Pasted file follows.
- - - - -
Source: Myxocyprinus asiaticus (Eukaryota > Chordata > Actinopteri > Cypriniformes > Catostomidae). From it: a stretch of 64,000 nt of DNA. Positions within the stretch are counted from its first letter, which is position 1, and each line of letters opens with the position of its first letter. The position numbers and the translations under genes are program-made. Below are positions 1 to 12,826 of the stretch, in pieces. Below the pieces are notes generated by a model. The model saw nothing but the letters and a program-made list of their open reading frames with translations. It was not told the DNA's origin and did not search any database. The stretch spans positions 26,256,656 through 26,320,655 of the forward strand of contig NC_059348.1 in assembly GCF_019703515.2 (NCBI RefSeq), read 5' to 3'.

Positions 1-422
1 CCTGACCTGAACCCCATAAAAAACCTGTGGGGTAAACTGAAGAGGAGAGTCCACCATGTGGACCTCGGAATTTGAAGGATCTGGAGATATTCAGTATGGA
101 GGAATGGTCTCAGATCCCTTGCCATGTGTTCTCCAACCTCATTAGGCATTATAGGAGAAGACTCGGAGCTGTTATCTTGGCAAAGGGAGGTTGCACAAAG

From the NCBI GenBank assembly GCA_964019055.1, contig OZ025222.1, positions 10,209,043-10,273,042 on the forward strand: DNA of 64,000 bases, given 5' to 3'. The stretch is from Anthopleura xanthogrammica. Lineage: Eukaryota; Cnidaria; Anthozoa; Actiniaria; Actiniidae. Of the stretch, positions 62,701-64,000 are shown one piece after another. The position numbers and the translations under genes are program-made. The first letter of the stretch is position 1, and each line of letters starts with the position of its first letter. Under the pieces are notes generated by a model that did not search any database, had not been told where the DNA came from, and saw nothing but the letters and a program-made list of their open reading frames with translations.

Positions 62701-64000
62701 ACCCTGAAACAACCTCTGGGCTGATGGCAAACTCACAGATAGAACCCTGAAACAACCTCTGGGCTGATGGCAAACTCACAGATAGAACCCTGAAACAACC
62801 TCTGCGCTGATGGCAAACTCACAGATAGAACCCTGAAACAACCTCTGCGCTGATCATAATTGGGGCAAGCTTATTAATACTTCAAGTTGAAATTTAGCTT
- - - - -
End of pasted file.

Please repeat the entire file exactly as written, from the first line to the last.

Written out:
Source: Myxocyprinus asiaticus (Eukaryota > Chordata > Actinopteri > Cypriniformes > Catostomidae). From it: a stretch of 64,000 nt of DNA. Positions within the stretch are counted from its first letter, which is position 1, and each line of letters opens with the position of its first letter. The position numbers and the translations under genes are program-made. Below are positions 1 to 12,826 of the stretch, in pieces. Below the pieces are notes generated by a model. The model saw nothing but the letters and a program-made list of their open reading frames with translations. It was not told the DNA's origin and did not search any database. The stretch spans positions 26,256,656 through 26,320,655 of the forward strand of contig NC_059348.1 in assembly GCF_019703515.2 (NCBI RefSeq), read 5' to 3'.

Positions 1-422
1 CCTGACCTGAACCCCATAAAAAACCTGTGGGGTAAACTGAAGAGGAGAGTCCACCATGTGGACCTCGGAATTTGAAGGATCTGGAGATATTCAGTATGGA
101 GGAATGGTCTCAGATCCCTTGCCATGTGTTCTCCAACCTCATTAGGCATTATAGGAGAAGACTCGGAGCTGTTATCTTGGCAAAGGGAGGTTGCACAAAG

From the NCBI GenBank assembly GCA_964019055.1, contig OZ025222.1, positions 10,209,043-10,273,042 on the forward strand: DNA of 64,000 bases, given 5' to 3'. The stretch is from Anthopleura xanthogrammica. Lineage: Eukaryota; Cnidaria; Anthozoa; Actiniaria; Actiniidae. Of the stretch, positions 62,701-64,000 are shown one piece after another. The position numbers and the translations under genes are program-made. The first letter of the stretch is position 1, and each line of letters starts with the position of its first letter. Under the pieces are notes generated by a model that did not search any database, had not been told where the DNA came from, and saw nothing but the letters and a program-made list of their open reading frames with translations.

Positions 62701-64000
62701 ACCCTGAAACAACCTCTGGGCTGATGGCAAACTCACAGATAGAACCCTGAAACAACCTCTGGGCTGATGGCAAACTCACAGATAGAACCCTGAAACAACC
62801 TCTGCGCTGATGGCAAACTCACAGATAGAACCCTGAAACAACCTCTGCGCTGATCATAATTGGGGCAAGCTTATTAATACTTCAAGTTGAAATTTAGCTT